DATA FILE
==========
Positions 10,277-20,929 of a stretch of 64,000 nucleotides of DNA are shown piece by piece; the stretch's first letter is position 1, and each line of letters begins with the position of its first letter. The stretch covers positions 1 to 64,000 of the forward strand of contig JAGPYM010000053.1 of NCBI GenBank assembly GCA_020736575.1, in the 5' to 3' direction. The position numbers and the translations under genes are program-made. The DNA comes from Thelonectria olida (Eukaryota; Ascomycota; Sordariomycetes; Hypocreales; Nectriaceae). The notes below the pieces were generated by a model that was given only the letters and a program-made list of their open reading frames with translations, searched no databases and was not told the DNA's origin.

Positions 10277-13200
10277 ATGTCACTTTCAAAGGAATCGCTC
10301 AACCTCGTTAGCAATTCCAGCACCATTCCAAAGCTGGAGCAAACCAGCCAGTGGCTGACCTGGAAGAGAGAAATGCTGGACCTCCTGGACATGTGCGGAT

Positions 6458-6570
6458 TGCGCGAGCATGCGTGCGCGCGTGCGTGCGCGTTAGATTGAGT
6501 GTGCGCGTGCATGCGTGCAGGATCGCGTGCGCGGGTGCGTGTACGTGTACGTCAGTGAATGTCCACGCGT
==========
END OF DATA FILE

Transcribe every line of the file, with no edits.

Positions 10,277-20,929 of a stretch of 64,000 nucleotides of DNA are shown piece by piece; the stretch's first letter is position 1, and each line of letters begins with the position of its first letter. The stretch covers positions 1 to 64,000 of the forward strand of contig JAGPYM010000053.1 of NCBI GenBank assembly GCA_020736575.1, in the 5' to 3' direction. The position numbers and the translations under genes are program-made. The DNA comes from Thelonectria olida (Eukaryota; Ascomycota; Sordariomycetes; Hypocreales; Nectriaceae). The notes below the pieces were generated by a model that was given only the letters and a program-made list of their open reading frames with translations, searched no databases and was not told the DNA's origin.

Positions 10277-13200
10277 ATGTCACTTTCAAAGGAATCGCTC
10301 AACCTCGTTAGCAATTCCAGCACCATTCCAAAGCTGGAGCAAACCAGCCAGTGGCTGACCTGGAAGAGAGAAATGCTGGACCTCCTGGACATGTGCGGAT

Positions 6458-6570
6458 TGCGCGAGCATGCGTGCGCGCGTGCGTGCGCGTTAGATTGAGT
6501 GTGCGCGTGCATGCGTGCAGGATCGCGTGCGCGGGTGCGTGTACGTGTACGTCAGTGAATGTCCACGCGT